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Optimisation will be the focus for 2019

Shipping is expected to spend the coming year exploring ways to further optimise operations at a time of unprecedented uncertainty, speakers on a Lloyd’s List webinar have said.

Geopolitical risk, cyber-attack, and keeping control over costs are the key concerns. Digitalisation, consolidation, and the global sulphur cap, although remaining at the forefront of the media agenda in 2019, will influence investment decisions but won’t drive change by themselves.

For Richard Meade, Editor of Lloyd’s List, significant political and macroeconomic risk seen in the past year will continue, particularly in the form of sanctions, territorial disputes, and changes to trading relations.

2019 will see “the optimisation of existing business models rather than the disruption of new models”
Richard Meade, Lloyd’s List

Mark O’Neil, Chief Executive Officer at Columbia Ship Management, agreed there was a possibility of a perfect storm. As a first reaction, 2019 is likely to see “an industry-wide drive towards consolidation and partnerships – structures that are resilient enough to stand against that uncertainty.” However, he warned that consolidation would not be the answer: further ahead the industry will see a reshaping of structures as external investors turn shipping into a cog in the overall logistics chain.

Uncertainty is also a key element for Roger Holm, President of Wärtsilä Marine Solutions. The past year has seen a push toward a multi-fuel future, which will grow in 2019. The broader need is to look at the total ecosystem, with digitalisation the developing tool to do this.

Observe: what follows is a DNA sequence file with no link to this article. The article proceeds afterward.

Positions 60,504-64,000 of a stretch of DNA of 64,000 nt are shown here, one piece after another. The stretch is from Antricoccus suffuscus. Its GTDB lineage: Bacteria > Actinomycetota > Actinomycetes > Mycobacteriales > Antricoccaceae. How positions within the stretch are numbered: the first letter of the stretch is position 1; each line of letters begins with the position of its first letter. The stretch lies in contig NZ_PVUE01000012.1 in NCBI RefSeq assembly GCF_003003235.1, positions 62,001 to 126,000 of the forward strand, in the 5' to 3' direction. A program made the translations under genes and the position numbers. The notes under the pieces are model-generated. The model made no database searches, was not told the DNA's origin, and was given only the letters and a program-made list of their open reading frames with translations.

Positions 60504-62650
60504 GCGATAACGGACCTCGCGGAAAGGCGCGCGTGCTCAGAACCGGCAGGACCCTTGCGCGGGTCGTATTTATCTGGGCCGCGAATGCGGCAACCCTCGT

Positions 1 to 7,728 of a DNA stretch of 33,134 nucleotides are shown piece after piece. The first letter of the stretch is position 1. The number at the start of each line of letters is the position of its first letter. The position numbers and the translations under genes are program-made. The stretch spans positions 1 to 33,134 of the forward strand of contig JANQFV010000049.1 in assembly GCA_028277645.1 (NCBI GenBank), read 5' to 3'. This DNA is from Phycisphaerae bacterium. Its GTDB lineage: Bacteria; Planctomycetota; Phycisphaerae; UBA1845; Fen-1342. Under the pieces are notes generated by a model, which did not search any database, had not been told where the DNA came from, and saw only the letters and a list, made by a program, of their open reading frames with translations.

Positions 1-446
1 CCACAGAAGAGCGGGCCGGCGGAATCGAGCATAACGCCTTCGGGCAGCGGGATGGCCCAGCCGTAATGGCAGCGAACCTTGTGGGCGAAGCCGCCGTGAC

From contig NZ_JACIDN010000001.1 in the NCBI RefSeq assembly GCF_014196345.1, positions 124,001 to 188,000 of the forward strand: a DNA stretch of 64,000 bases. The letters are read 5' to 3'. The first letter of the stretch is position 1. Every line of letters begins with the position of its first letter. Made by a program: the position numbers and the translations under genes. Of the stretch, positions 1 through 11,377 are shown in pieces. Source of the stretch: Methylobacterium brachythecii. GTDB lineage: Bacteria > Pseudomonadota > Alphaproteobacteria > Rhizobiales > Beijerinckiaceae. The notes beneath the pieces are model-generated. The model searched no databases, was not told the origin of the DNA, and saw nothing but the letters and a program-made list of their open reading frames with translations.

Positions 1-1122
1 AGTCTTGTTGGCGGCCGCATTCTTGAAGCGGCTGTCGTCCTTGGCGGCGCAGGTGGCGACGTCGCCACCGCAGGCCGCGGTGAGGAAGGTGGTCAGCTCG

2019 will see “a transition in the technology discussion away from the technology itself and towards the value it brings”
Roger Holm, Wärtsilä Marine Solutions

Such a storm of uncertainties can’t be planned for, even in the short term, but shipping must adapt to whatever is thrown at it. Speakers agreed there is pressure for a change in thinking from traditional medium-term strategies to short-term “nimbleness and flexibility”. The industry in 2019 will be in a very different position from 2008, Mr O’Neil said. A decade ago there was money in the bank; now, a period of austerity combined with turmoil in some of the larger economies has left shipping vulnerable. Equity investors control a considerable proportion of the industry. “If 2019 is as challenging as we fear, those investors might try to get out quickly.”

The technology discussion must transition in 2019 away from the technology itself and towards the value it brings. “There is no sense investing in technology if there’s no value,” Mr Holm insisted. Mr O’Neil agreed. “Digitalisation is yesterday’s story,” he stressed, “not the end in itself.” Companies should not be bullied into investing in technology neither they nor the industry needs. “It must be relevant and compelling to our particular market. There’s as much danger in getting ahead of our market as in falling behind.” 

This will become important in 2019, when financially-stressed ship owners focus on the value of new technology. “Some environmental technologies bring little business value to the ship owner: ballast water treatment is one of these,” said Mr Holm. “In many cases it’s a tick-box exercise. However, some customers are willing to invest now because they’ll benefit when the contract comes up for renewal in a few years’ time.” He believed the thinking moving in the right direction.